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Event Networking Etiquette:
A Step-by-Step Plan for Working the Room

If the thought of meeting new people at conferences or networking events causes your stomach to knot up, know you're not alone. Assuage your nerves and gain confidence with networking etiquette know-how.

By Diann Daniel

Virtually everybody is nervous and anxious about meeting new people at conferences and events. But networking at such events, especially during our troubling economic times, is crucial for giving your career a boost.

That's where etiquette comes in, says Judith Bowman, founder of Protocol Consultants, an etiquette advisory firm, and Jacqueline Whitmore, author of Business Class: Etiquette Essentials for Success at Work. They say that good etiquette engenders goodwill and trust from others, and makes it more likely that others will want to work with you. "Etiquette is really about the golden rule," says Whitmore.

Perhaps the best part of focusing on etiquette is that you'll be so busy concentrating on following guidelines and making others feel comfortable that you'll have less time to remember your own nervousness. So use this slide show to create a to-do list for your next event, and be sure to tell us what has helped you network well.

1. Spend some time learning about the people you'll meet.
Find out who will be at the event (many conferences provide a guest list), and do your homework on the people you'd like to meet, recommends Bowman. Google folks' bios and important events going on at their companies, for example, impending mergers, new products, and so on. Then when you meet people, you'll feel more confident with something relevant to talk about, and they'll feel flattered and impressed that you've taken the trouble to learn about them and their company. Whitmore says all this research should lead to an agenda: Know why you're going to the event, who you want to meet, and want you want to accomplish.

2. Prepare your "elevator pitch."
Yes, you're Evan Smith, IT guy, of X Company. But does that convey the take-away you want people to have about you? Take control of the most important brand you represent—yourself. Be sure to create a well-rehearsed tagline, or a short way to sum up who you are, before you ever travel to the event. You may need to think beyond your job title: What do you accomplish? What are you responsible for? What is your signature area? Create a concise way to convey that. For example, "Hi, I'm John Doe of XX Company, and I'm our company's open-source evangelist."

3. Dress professionally and appropriate for the setting.
Everything about you should broadcast quality. While different settings will call for different attire, in general, Bowman recommends dark colors. She also recommends roomy jacket pockets for both men and women. Why? One pocket to hold your business cards, and one to hold others' business cards. Bowman points out that this gets rid of those awkward moments where you're looking for and opening your business card holder.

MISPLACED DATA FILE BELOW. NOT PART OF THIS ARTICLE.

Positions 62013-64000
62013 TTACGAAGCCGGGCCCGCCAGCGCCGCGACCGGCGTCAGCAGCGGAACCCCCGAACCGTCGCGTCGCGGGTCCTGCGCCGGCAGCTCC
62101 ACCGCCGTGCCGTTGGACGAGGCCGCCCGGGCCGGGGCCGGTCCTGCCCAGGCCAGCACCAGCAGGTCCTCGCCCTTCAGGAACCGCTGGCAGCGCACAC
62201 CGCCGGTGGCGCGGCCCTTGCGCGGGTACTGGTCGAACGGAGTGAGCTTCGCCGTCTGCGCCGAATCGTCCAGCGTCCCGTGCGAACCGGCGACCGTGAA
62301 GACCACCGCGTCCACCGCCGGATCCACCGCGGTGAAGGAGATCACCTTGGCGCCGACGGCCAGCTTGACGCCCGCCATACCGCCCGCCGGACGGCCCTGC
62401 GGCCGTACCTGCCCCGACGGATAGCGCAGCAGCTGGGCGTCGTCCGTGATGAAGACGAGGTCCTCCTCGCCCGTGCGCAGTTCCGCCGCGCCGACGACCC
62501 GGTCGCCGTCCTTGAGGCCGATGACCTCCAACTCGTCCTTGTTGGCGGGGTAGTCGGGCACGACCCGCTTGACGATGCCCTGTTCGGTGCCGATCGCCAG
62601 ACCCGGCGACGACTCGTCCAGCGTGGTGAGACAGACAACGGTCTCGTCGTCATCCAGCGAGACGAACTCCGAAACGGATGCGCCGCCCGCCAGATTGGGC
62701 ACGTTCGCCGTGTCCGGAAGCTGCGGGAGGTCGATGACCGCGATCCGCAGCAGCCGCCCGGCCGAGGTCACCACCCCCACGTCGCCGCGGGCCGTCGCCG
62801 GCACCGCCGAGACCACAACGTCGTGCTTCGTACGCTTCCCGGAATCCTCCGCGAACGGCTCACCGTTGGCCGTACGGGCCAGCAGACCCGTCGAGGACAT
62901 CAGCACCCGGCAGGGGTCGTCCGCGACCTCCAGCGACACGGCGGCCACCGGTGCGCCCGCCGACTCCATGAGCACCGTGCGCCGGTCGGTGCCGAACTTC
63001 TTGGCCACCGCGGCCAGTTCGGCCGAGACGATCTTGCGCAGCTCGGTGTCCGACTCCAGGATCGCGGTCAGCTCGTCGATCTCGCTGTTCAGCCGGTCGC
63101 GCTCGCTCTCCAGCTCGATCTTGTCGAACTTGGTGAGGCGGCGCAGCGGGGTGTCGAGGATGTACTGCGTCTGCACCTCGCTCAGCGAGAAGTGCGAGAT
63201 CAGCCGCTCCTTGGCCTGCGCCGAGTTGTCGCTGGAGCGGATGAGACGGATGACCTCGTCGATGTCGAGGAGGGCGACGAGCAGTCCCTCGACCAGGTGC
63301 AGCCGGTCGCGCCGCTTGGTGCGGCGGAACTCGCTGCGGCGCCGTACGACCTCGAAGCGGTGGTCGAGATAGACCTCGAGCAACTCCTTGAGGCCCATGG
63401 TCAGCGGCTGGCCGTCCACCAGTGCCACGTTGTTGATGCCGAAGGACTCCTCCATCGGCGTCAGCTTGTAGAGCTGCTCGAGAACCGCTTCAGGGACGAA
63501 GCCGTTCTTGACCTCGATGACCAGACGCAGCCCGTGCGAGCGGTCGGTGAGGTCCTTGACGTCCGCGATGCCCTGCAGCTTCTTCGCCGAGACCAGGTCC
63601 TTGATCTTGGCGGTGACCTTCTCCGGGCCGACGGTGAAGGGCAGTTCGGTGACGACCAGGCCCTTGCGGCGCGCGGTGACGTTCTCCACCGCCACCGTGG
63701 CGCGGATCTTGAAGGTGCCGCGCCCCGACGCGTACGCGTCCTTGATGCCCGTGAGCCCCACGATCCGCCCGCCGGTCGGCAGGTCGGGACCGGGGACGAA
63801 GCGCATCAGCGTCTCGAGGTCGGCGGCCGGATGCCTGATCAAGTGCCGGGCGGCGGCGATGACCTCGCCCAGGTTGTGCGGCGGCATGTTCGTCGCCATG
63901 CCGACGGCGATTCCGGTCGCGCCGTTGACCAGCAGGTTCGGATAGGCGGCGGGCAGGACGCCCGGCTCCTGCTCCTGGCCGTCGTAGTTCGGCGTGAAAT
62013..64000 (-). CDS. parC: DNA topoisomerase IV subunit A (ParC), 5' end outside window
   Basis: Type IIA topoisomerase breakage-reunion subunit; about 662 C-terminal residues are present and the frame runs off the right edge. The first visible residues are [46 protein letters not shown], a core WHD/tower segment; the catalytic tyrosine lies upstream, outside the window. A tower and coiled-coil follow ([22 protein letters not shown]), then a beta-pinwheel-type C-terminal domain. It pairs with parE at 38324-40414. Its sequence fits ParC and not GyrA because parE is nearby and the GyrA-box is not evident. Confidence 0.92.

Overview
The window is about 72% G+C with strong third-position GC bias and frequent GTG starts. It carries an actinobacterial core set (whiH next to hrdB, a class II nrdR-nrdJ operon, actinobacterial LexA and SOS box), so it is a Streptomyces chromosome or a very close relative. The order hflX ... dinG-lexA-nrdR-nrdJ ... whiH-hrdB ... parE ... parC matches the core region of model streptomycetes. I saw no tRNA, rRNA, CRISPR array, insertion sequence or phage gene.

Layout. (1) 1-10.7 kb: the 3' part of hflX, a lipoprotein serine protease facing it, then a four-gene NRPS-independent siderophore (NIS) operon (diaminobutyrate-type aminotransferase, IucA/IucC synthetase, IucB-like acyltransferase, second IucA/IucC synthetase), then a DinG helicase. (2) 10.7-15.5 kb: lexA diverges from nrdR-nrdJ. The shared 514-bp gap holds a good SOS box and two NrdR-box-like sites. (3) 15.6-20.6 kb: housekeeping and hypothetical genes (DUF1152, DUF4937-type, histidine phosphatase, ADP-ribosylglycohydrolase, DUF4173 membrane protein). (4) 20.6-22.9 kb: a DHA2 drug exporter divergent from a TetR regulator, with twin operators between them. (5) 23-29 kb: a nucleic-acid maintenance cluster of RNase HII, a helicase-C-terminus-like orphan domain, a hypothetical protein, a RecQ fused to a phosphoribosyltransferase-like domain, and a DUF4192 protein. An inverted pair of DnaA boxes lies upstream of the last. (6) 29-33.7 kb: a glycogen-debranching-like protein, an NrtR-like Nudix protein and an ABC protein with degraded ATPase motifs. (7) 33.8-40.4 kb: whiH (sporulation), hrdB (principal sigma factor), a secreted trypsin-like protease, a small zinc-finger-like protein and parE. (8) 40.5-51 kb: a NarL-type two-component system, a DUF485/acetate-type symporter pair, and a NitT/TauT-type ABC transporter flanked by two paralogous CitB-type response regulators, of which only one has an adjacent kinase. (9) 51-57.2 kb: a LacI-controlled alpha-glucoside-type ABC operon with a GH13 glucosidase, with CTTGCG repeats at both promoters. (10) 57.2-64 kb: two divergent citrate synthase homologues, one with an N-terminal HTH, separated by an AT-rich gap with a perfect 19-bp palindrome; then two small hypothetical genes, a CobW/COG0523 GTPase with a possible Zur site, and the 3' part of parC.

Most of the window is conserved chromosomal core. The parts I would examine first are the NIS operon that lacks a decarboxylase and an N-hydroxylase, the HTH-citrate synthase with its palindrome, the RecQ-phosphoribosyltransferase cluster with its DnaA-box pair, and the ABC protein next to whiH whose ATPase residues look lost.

4. Before going into the event room, make a trip to the restroom to check your appearance.
"Make sure you're perfect," says Bowman. Hair good? Check. Hands thoroughly washed and dried? Check. Breath mint popped? Check. Name tag on the right-hand side? Check. (This way someone who's shaking your hand can just lower his eyes to see your name.) More relaxed and confident knowing your appearance is the best it can be: priceless.

5. Take a moment to breathe and focus your confidence before you enter the room.
Chin up, posture perfect. Before you walk into the room, remember you're on a mission—to connect with people you don't usually have an opportunity to meet. And remember, you have things to offer too (and you've gone over in detail, often, what those things are before you go to this event).

6. Look like someone you'd want to know.
Make sure you set your face in a pleasant and approachable expression (practice with the mirror, a friend or video camera if you're not sure what your default expression is).

7. Don't make a beeline for the bar—remember why you're there.
Networking events (repeat after us) are never about the food or drink. "No one invites us anywhere because they believe we need to be fed," says Bowman. Take heed, and don't be in a rush to grab hors d'oeuvres or a drink. And be sure to eat something beforehand so you don't arrive starving.

8. Hold your drink in your left hand, and always carry a cocktail napkin.
Make sure your right hand is readily available to shake others' hands.

9. Know whom to approach, and how long to stay.
Approach singles and groups of three. Those who are alone will likely welcome the company. As for groups of three, generally a fourth person will nicely round the group out (in other words, one person is likely "odd man out"). Bowman says that when networking, it's a good idea to keep your chats short—from three to seven minutes. "Seven minutes max, because you've got a lot of people to meet." And when possible, introduce the person you're leaving to someone else.

10. Mind your manners when meeting people.
Make good eye contact, give a firm handshake and repeat the person's name when you are introduced. And make sure you don't fall prey to the most common faux pas, says Whitmore. A few of the most common: only talking with people you already know, ignoring people because you believe their rank to be less significant than your own, and talking too much (and listening too little). Be sure not to monopolize anyone's time, or ignore others. Being friendly and approachable is key.

This story appeared in the October 2008 online edition of CIO |
Tel: 508-888-7800   E-mail: Judith Bowman

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